5. Just in my imagination

 

I was walking down the road the other day

When a woman appeared in front of me

She wanted to know where I was going

She wanted to know my name

I asked her why she wanted to know

But she didn’t say

 

I told her I didn’t want to answer

I asked her to leave me alone

Then I walked past her and continued along the road

But when I looked over my shoulder, she wasn’t there

One minute she was talking to me

Then she disappeared into thin air

 

Was she real or just in my imagination?

Did she speak to me or was it all a dream?

Was she real or just in my imagination?

Did she speak to me or was it all a dream?

 

I told my story to a policeman

He asked me if I was feeling OK

I could see he didn’t believe me so I began to walk away

But when I looked over my shoulder, he wasn’t there

One minute he was talking to me

Then he disappeared into thin air

 

Was he real or just in my imagination?

Did he speak to me or was it all a dream?

Were they real or just in my imagination?

Did they speak to me or was it all a dream?

All a dream

Words and tune by Ken Wilson

Musical arrangement and instrumentation by Richard Vranch

Vocals: Matthew Devitt

Note about the song

The song illustrates various forms of reported speech, and there’s also a chance to talk about ghosts and related topics.

Before I suggest an activity, I want to tell you something about the writing. The original lyric at the end of the first verse was:

I asked her why she wanted to know

But she wouldn’t say

For some reason, the editor persuaded me to change it to

But she didn’t say

The difference in meaning between those two phrases is enormous. She wouldn’t say indicates a reluctance to give the information. She didn’t say makes it sound much less important. In the context of the song, the original lyric would have been much better.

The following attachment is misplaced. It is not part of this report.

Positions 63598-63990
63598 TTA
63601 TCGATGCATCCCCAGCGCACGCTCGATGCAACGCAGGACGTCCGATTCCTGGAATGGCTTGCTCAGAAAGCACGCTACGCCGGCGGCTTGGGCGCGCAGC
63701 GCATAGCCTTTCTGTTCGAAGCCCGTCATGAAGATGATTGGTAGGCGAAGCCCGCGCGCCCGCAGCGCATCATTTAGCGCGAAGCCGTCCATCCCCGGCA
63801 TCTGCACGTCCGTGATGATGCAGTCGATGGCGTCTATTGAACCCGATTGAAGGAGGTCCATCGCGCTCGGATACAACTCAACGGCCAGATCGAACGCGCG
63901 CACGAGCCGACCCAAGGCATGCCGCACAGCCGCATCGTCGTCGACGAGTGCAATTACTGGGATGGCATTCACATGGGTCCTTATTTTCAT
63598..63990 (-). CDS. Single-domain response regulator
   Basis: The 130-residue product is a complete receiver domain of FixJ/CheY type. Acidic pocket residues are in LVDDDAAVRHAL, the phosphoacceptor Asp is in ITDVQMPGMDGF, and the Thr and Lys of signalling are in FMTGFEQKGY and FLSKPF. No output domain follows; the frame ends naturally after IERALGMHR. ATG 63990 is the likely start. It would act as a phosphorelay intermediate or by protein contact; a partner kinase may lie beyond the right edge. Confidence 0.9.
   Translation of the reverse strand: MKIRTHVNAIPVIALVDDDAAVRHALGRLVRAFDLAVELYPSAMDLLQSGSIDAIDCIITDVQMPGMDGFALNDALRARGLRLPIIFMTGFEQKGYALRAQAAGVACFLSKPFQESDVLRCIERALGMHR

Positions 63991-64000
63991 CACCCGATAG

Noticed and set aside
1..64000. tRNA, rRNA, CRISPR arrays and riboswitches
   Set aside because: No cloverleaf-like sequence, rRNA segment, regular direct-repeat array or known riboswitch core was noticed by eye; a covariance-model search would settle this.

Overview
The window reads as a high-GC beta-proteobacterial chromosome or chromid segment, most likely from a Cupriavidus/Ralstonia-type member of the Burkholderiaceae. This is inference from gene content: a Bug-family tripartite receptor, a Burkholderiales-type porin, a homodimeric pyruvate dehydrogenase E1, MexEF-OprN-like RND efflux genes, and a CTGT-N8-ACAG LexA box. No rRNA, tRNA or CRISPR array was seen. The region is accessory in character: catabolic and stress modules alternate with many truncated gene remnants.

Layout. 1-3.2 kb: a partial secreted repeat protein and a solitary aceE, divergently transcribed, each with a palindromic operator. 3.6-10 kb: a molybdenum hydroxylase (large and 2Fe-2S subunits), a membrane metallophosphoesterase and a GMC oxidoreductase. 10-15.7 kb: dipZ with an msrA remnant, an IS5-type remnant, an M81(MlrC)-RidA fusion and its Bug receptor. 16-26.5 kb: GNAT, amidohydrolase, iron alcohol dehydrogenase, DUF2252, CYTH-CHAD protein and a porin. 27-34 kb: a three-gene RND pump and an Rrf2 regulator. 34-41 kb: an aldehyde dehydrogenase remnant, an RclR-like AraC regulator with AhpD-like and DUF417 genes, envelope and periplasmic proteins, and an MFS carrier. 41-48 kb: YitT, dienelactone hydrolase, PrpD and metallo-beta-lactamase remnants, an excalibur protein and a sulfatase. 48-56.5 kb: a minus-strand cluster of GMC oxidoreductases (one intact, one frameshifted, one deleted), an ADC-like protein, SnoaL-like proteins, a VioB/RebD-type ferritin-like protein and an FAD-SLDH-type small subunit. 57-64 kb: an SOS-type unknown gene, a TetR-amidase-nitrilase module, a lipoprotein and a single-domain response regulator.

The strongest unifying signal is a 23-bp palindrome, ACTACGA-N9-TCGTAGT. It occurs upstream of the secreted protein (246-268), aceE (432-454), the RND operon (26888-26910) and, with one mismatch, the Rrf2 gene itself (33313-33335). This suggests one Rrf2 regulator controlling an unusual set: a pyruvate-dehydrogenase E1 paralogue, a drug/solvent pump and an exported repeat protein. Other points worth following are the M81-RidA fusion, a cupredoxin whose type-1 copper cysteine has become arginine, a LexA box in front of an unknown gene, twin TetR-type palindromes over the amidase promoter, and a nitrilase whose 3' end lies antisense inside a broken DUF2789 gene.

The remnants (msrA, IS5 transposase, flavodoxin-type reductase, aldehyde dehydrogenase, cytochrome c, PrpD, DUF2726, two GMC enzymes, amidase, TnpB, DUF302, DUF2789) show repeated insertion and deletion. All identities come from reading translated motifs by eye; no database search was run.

If you use the song with a class, I’d be happy if you tell them about that change and, if necessary, explain the difference between the two expressions.

Idea for using the song

Before listening to the song, I recommend asking the students to turn the examples of reported speech into direct speech. You can give them the first one and ask them to work out the rest themselves. Remember that She wanted to know is a disguised question:

She wanted to know where I was going

Where are you going?

This exercise isn’t as easy as it looks. There’s a reported command hidden in there:

I asked her to leave me alone.

Listening to the song

If students have already done the grammar-oriented exercise, they can forget about the grammar and think about the story when they listen. Is it a ghost story? Is it a dream? Is the singer having some kind of breakdown?? Ask the students to discuss the location and try to describe the characters.

2 thoughts on “5. Just in my imagination

  1. Hello, Ken,
    I’m an EFL Teacher in Rosario, Argentina, subscribed to your blog, and enjoying each and all your valuable posts, which I am also sharing with my private stds via Zoom/Skype. THANK YOU very much for this generous contribution, it’s a pleasure to be able to stay connected with likeminded people worldwide, all the more at these difficult times we are all going through.
    My best wishes, again, most gratefully,
    Rita Zeinstejer
    http://www.zeinstejer.com
    rita@zeinstejer.com

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